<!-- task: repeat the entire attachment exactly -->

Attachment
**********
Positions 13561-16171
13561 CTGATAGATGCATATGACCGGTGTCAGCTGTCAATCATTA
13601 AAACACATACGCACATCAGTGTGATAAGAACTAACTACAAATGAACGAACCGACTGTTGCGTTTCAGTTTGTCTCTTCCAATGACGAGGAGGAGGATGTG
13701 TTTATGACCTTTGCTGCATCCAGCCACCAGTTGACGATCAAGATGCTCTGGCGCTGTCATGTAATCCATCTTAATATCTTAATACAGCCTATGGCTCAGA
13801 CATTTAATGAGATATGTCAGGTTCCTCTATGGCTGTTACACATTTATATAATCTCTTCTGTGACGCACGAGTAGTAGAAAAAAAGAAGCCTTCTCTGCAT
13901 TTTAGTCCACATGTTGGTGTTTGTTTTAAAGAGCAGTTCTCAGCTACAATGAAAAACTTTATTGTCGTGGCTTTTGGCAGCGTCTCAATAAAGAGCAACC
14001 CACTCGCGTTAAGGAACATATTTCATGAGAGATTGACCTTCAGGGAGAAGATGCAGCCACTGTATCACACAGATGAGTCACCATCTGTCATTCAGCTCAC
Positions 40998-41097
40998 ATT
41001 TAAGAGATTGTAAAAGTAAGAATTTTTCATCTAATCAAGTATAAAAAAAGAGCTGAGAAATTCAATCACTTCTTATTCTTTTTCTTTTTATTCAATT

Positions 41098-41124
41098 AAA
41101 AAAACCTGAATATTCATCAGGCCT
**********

Positions 13561-16171
13561 CTGATAGATGCATATGACCGGTGTCAGCTGTCAATCATTA
13601 AAACACATACGCACATCAGTGTGATAAGAACTAACTACAAATGAACGAACCGACTGTTGCGTTTCAGTTTGTCTCTTCCAATGACGAGGAGGAGGATGTG
13701 TTTATGACCTTTGCTGCATCCAGCCACCAGTTGACGATCAAGATGCTCTGGCGCTGTCATGTAATCCATCTTAATATCTTAATACAGCCTATGGCTCAGA
13801 CATTTAATGAGATATGTCAGGTTCCTCTATGGCTGTTACACATTTATATAATCTCTTCTGTGACGCACGAGTAGTAGAAAAAAAGAAGCCTTCTCTGCAT
13901 TTTAGTCCACATGTTGGTGTTTGTTTTAAAGAGCAGTTCTCAGCTACAATGAAAAACTTTATTGTCGTGGCTTTTGGCAGCGTCTCAATAAAGAGCAACC
14001 CACTCGCGTTAAGGAACATATTTCATGAGAGATTGACCTTCAGGGAGAAGATGCAGCCACTGTATCACACAGATGAGTCACCATCTGTCATTCAGCTCAC
Positions 40998-41097
40998 ATT
41001 TAAGAGATTGTAAAAGTAAGAATTTTTCATCTAATCAAGTATAAAAAAAGAGCTGAGAAATTCAATCACTTCTTATTCTTTTTCTTTTTATTCAATT

Positions 41098-41124
41098 AAA
41101 AAAACCTGAATATTCATCAGGCCT